CARBURETOR TUNING

Braswell Carburetion and TCR Performance set you straight

Words: David Zartman

If you’re a 4WD Toyota owner with a carburetor equipped engine, be it an OEM Toyota engine (20R, 22R, F, 2F etc) or a swapped small block V8, you’ll have to deal with problems that the EFI folks don’t. Not just changing jetting for altitude, erratic idling or cold starts, but even things common to wheeling like a steep hill climb or descent can cause unexpected problems. (In the Battle of Britain during WW2, German Me-109 fighters could escape from pursuing British Supermarine Spitfires by negative-G dives because they had fuel injection and the Spitfires were carbureted.) Not to mention cleaning, tuning, and rebuilding your carb.

Carbs do one basic thing: mix air and fuel into a mixture that your engine can burn, thus powering your vehicle through the action of your engine internals. Keeping yours in peak condition is important if you want smooth power delivery while in rocks, mud, tight trees or any other 4WD situation. A carburetor works on Bernoulli’s principle: the fact that moving air has lower pressure than still air, and that the faster the movement of the air, the lower the pressure. Generally speaking, the throttle or accelerator does not control the flow of liquid fuel. Instead, it controls the amount of air that enters the carburetor. Faster flows of air and more air entering the carburetor draws more fuel into the carburetor due to the partial vacuum that is created. Common carburetors are either “downdraft” (flow of air is downwards) or “sidedraft” (flow of air is sideways). We turned to DaveBraswell, owner of Braswell Carburetion. Dave is an acknowledged expert at all things carbureted, from NASCAR race cars, drag racers, circle track cars and yes, 4WD applications. We sat down with Dave over coffee and got the lowdown on carbs—what to do, what not to do, and when to do them. Then we talked with Tim Rodda, owner of TCR Automotive and Performance, for a no-BS chat on Toyotaspecific carb tech.

THE BRASWELL INTERVIEW

4WD Toyota Owner: When does a carb need to be completely rebuilt versus just tweaked and tuned? How do you know when to do it?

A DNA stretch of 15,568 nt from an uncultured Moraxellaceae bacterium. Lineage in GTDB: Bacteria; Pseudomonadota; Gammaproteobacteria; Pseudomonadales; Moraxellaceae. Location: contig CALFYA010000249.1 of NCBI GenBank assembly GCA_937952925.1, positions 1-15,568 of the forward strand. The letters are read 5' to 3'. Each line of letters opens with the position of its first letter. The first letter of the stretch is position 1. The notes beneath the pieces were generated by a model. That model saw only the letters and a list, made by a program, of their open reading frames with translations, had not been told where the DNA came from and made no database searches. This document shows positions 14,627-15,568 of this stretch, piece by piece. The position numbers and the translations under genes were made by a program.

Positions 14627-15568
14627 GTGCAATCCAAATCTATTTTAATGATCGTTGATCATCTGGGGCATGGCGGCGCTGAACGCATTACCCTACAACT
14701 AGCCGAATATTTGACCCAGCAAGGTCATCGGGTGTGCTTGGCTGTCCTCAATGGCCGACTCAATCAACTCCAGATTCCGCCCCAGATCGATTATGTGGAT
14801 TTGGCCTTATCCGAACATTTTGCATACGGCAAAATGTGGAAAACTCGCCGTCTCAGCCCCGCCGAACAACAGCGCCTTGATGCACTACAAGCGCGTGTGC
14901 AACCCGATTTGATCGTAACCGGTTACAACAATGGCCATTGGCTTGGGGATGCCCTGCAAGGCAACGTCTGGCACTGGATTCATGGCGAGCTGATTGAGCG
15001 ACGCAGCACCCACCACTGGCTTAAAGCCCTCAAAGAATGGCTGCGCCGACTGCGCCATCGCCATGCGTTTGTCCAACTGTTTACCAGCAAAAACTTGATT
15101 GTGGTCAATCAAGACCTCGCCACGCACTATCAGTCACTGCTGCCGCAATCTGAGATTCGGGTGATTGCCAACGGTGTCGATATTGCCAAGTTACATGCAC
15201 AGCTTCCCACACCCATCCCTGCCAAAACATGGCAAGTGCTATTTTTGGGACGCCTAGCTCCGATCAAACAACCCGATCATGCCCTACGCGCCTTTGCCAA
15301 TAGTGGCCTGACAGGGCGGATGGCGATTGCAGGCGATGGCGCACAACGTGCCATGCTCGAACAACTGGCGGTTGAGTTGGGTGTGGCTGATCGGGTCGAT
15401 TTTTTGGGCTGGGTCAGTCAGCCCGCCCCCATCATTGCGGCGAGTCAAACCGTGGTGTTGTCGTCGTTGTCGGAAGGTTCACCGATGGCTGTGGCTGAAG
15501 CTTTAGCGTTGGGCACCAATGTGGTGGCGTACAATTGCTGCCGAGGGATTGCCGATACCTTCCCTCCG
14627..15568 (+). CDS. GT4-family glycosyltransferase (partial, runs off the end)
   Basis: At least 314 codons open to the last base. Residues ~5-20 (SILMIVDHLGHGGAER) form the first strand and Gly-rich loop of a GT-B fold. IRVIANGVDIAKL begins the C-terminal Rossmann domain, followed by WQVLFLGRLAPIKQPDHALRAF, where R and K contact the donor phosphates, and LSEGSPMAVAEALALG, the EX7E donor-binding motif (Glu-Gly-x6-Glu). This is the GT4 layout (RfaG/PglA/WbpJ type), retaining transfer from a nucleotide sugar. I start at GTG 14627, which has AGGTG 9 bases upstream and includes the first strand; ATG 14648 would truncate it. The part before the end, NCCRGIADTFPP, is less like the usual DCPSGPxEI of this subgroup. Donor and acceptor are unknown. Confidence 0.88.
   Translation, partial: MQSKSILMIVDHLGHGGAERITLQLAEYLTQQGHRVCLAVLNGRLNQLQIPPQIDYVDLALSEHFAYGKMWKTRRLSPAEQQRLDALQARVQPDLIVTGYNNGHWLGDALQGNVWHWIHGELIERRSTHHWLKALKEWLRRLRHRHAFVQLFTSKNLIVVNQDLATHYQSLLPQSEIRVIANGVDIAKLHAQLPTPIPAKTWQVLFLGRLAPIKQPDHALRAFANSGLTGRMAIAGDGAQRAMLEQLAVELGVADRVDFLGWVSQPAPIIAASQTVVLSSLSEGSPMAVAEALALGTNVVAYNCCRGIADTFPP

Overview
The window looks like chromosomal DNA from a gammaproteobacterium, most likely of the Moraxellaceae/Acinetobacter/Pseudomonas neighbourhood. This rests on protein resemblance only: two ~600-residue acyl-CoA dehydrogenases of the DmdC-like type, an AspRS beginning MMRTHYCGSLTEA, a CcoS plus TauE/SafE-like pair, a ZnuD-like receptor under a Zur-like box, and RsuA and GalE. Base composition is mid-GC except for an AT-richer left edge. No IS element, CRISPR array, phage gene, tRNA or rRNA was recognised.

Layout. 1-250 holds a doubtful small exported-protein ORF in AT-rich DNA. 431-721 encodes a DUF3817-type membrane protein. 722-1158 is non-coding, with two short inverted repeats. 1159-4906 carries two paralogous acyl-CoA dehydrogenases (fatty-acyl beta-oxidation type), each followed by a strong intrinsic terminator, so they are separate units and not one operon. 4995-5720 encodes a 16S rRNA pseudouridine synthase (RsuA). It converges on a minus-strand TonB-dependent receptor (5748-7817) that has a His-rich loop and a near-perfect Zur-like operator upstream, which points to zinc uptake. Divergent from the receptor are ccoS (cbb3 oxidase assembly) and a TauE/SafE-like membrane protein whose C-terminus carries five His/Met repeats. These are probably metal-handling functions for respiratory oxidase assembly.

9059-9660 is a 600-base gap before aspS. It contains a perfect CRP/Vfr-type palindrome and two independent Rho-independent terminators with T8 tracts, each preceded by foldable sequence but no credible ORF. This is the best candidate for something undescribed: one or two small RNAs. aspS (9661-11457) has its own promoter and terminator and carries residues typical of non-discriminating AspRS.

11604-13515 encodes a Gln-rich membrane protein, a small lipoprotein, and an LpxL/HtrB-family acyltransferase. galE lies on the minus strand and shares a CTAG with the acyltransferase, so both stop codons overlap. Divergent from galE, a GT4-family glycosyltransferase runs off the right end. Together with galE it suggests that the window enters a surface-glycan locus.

Dave Braswell: If the carb is properly cared for, meaning good filtration of both the air and the fuel, and the fasteners are kept tight and the accelerator pump cams and arms are cleaned and lubed (with moly dry lube) along with the throttle shafts, the service life is surprisingly long. It is a good idea to check the air cleaner often and inspect the air bleed jet to make sure they are clean and open. Most carburetor problems are from lack of hygiene rather than wear and tear.

4WDTO: It’s said that if you have cast-iron heads, you can run lean for more power. Is this a myth, or is it true? If so, how? Talk about heat in an engine can equal more power, supposedly.

Braswell: Maximum power is achieved with an air/fuel ratio slightly richer than stoichiometric (the chemically correct ratio). This is to insure that all of the oxygen molecules are consumed. Best economy is with a slightly leaner mixture to insure all the fuel molecules are burned. The material of the cylinder heads are made of does not change this. The thermal conductivity of aluminum is higher than that of cast iron, so there is less heat loss to the cooling system at a higher operating temperature. It is important to make sure the intake air to the engine stays as cool as possible. This will produce more improvement in performance than any one single item.

4WDTO: Please talk about float level adjustment: why it’s important and how to do it right.

Braswell: Float level adjustment is one of the most important and overlooked tuning tools. Before the float level can be properly adjusted, the fuel pressure must be correct. This may require the installation of a fuel pressure regulator. The pressure on today’s modularstyle carburetors (Braswell, BG, ProForm, QFT or Holley) should be between 4.5 to 6.5 PSI. Too much fuel pressure causes the fuel in the float bowl to become aerated, leading to poor performance. Fuel starvation at high RPM should be corrected by going to a larger needle and seat. The bowls we make (which fit most of today’s performance carburetors) have a glass window in the side. This makes fuel level adjustment very simple. Higher fuel level will provide a richer fuel mixture from off idle all the way through higher RPM range. It will sometimes lead to flooding and poor performance at low RPMs, while cornering or in off-road conditions. Low float level can cause leanness at high RPM and sometimes allow speed stumble.

4WDTO: 4WD Toyota owners often go up steep hills or down steep slopes. How can that affect carb performance and what can be done about it?